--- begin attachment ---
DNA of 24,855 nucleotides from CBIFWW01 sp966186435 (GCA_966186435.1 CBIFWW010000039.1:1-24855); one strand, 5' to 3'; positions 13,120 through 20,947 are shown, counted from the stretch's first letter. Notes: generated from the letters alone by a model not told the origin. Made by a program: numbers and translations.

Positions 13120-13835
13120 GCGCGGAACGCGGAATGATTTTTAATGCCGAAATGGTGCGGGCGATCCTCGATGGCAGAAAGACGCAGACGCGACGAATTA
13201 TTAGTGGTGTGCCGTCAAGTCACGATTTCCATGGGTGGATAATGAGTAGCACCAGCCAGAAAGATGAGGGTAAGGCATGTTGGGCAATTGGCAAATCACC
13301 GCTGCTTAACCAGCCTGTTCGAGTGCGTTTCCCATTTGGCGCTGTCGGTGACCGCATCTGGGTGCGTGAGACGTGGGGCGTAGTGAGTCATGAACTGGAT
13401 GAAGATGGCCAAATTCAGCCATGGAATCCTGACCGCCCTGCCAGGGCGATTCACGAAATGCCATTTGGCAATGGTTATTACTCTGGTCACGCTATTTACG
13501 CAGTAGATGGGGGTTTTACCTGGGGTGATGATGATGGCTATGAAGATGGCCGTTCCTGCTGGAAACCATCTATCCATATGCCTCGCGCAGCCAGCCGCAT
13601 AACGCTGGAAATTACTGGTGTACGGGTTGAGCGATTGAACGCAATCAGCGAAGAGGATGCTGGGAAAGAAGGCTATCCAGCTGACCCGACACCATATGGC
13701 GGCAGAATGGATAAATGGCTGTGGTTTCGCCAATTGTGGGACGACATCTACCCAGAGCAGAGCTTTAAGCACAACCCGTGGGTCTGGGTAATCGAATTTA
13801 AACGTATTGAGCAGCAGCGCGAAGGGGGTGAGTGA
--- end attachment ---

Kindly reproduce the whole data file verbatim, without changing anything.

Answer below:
DNA of 24,855 nucleotides from CBIFWW01 sp966186435 (GCA_966186435.1 CBIFWW010000039.1:1-24855); one strand, 5' to 3'; positions 13,120 through 20,947 are shown, counted from the stretch's first letter. Notes: generated from the letters alone by a model not told the origin. Made by a program: numbers and translations.

Positions 13120-13835
13120 GCGCGGAACGCGGAATGATTTTTAATGCCGAAATGGTGCGGGCGATCCTCGATGGCAGAAAGACGCAGACGCGACGAATTA
13201 TTAGTGGTGTGCCGTCAAGTCACGATTTCCATGGGTGGATAATGAGTAGCACCAGCCAGAAAGATGAGGGTAAGGCATGTTGGGCAATTGGCAAATCACC
13301 GCTGCTTAACCAGCCTGTTCGAGTGCGTTTCCCATTTGGCGCTGTCGGTGACCGCATCTGGGTGCGTGAGACGTGGGGCGTAGTGAGTCATGAACTGGAT
13401 GAAGATGGCCAAATTCAGCCATGGAATCCTGACCGCCCTGCCAGGGCGATTCACGAAATGCCATTTGGCAATGGTTATTACTCTGGTCACGCTATTTACG
13501 CAGTAGATGGGGGTTTTACCTGGGGTGATGATGATGGCTATGAAGATGGCCGTTCCTGCTGGAAACCATCTATCCATATGCCTCGCGCAGCCAGCCGCAT
13601 AACGCTGGAAATTACTGGTGTACGGGTTGAGCGATTGAACGCAATCAGCGAAGAGGATGCTGGGAAAGAAGGCTATCCAGCTGACCCGACACCATATGGC
13701 GGCAGAATGGATAAATGGCTGTGGTTTCGCCAATTGTGGGACGACATCTACCCAGAGCAGAGCTTTAAGCACAACCCGTGGGTCTGGGTAATCGAATTTA
13801 AACGTATTGAGCAGCAGCGCGAAGGGGGTGAGTGA